Study: America Becoming Less Christian, More Secular

Sergio Moraes / REUTERS

A comprehensive survey of Americans has revealed that there are about 5 million fewer Christians across the United States than there were in 2007, and millions more who identify as atheist or agnostic, or who say they have no religion in particular.

The study, released Tuesday by the Pew Research Center, found that 7.8 percent fewer people describe themselves as Christians than when the survey was last conducted, seven years prior. But Christianity still dominates the landscape, with nearly 71 percent of Americans counting themselves as members of the religion.

Meanwhile, the percentage of those with no religious affiliation has risen to nearly 23 percent, from 16 percent.

The results come from phone interviews with more than 35,000 Americans in 2014, and provide a comprehensive and accurate representation of the population, with a very low margin of error, the report notes.

The rise in the unaffiliated, sometimes called religious "nones," is due in part to millennials. This age group, which includes many people who were too young to be counted when Pew last did the survey in 2007, forms the least religious generation in American history, with more than one-third, or 35 percent, saying they are religiously unaffiliated. For baby boomers, that figure is 17 percent.

But it's not just the young who are eschewing churches, synagogues and mosques. Since 2007, all age groups have become increasingly irreligious. Two percent more of those in the Silent Generation (people over the age of 70) are now unaffiliated, compared with 2007, while 3 percent and 4 percent more baby boomers and Generation Xers, respectively, now count themselves among the ranks of the unaffiliated.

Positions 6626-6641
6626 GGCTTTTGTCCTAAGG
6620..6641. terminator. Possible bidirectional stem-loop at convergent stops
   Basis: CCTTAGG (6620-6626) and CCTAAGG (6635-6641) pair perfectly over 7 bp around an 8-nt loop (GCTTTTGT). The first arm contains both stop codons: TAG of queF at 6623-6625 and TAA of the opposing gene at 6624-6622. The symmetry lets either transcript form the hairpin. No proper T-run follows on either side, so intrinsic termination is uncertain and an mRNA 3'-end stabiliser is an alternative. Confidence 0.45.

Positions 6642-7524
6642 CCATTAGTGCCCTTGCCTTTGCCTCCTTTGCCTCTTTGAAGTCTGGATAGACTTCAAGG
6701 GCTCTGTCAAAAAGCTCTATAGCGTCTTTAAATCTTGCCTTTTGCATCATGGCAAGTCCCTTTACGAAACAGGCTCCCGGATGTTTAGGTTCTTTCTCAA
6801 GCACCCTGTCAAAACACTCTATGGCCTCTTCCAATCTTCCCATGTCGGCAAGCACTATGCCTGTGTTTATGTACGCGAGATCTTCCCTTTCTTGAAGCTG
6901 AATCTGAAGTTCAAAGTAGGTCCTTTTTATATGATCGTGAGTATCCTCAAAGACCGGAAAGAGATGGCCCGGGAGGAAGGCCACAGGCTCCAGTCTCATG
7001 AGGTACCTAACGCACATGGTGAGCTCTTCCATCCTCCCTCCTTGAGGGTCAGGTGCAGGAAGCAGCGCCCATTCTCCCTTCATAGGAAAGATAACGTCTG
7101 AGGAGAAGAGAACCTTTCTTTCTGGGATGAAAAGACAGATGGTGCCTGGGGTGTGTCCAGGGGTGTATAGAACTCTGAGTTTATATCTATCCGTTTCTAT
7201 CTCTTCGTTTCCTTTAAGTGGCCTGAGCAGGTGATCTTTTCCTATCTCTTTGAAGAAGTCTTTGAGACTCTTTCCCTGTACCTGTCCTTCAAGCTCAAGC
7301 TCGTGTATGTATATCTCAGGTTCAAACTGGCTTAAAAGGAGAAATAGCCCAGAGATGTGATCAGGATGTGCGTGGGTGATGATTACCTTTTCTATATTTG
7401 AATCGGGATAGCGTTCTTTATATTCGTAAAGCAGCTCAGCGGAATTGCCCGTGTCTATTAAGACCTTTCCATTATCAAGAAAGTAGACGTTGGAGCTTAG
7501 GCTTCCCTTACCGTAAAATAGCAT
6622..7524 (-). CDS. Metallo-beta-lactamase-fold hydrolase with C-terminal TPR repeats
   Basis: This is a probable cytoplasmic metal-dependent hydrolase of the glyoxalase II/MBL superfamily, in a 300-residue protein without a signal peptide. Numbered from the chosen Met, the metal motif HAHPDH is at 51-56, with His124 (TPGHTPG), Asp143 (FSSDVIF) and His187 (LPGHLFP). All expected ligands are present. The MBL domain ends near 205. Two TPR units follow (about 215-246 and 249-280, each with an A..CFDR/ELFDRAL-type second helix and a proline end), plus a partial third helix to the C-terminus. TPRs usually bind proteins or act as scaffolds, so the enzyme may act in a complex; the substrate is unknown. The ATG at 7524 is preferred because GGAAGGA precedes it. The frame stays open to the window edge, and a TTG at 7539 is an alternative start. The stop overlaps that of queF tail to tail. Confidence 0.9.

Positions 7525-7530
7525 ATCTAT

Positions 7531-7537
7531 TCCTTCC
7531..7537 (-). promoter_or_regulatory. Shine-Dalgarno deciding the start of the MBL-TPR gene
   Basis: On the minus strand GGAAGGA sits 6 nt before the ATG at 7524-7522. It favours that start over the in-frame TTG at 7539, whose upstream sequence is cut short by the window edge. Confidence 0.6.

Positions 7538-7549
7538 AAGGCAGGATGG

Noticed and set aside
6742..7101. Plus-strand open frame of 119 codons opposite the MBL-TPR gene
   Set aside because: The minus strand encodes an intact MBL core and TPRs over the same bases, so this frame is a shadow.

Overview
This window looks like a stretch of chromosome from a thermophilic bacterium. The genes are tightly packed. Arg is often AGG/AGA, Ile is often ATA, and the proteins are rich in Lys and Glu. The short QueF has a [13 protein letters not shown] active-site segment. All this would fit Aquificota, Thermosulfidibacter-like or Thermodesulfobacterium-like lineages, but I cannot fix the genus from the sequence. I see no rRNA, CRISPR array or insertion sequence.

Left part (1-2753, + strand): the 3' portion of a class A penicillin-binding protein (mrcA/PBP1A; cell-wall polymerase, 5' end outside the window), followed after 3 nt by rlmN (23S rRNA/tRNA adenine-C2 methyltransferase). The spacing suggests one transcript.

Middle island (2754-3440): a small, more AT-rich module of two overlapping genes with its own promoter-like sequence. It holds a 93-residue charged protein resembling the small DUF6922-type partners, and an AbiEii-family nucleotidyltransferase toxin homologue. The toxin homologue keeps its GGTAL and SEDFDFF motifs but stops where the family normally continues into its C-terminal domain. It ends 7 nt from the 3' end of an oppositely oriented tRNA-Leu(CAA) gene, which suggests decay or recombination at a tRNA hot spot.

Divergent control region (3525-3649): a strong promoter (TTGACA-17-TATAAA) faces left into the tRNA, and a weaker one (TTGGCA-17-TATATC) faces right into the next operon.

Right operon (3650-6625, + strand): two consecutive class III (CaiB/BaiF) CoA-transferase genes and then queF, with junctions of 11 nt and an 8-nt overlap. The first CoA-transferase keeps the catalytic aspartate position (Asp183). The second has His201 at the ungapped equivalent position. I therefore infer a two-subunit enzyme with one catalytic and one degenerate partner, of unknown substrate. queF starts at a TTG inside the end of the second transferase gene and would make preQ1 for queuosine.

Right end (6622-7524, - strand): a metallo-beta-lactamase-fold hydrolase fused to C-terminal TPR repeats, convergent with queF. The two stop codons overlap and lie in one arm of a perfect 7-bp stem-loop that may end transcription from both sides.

The Catholic Church has fared worst of all the religious groups surveyed. Overall, there are 3.1 percent fewer Catholics now than in 2007. "Nearly one-third of American adults (31.7 percent) say they were raised Catholic," the report notes. "Among that group, fully 41 percent no longer identify with Catholicism. This means that 12.9 percent of American adults [more than 1 in 8] are former Catholics."

Meanwhile, the study found that there is now about the same percentage of Jews and Buddhists as in 2007, with a very slight rise in the portion of people identifying as Muslim or Hindu.

A majority of the unaffiliated say they identify with "nothing in particular." In fact, 15.8 percent of Americans now claim this. This doesn't necessarily mean that they don't believe in divine power or that they don't pray, but they do (as one might expect) tend to be less religiously observant and likely to go to a church or other similar facility, the report notes.

Another 3.1 percent of Americans specifically say they are atheist, while 4 percent identify as agnostic.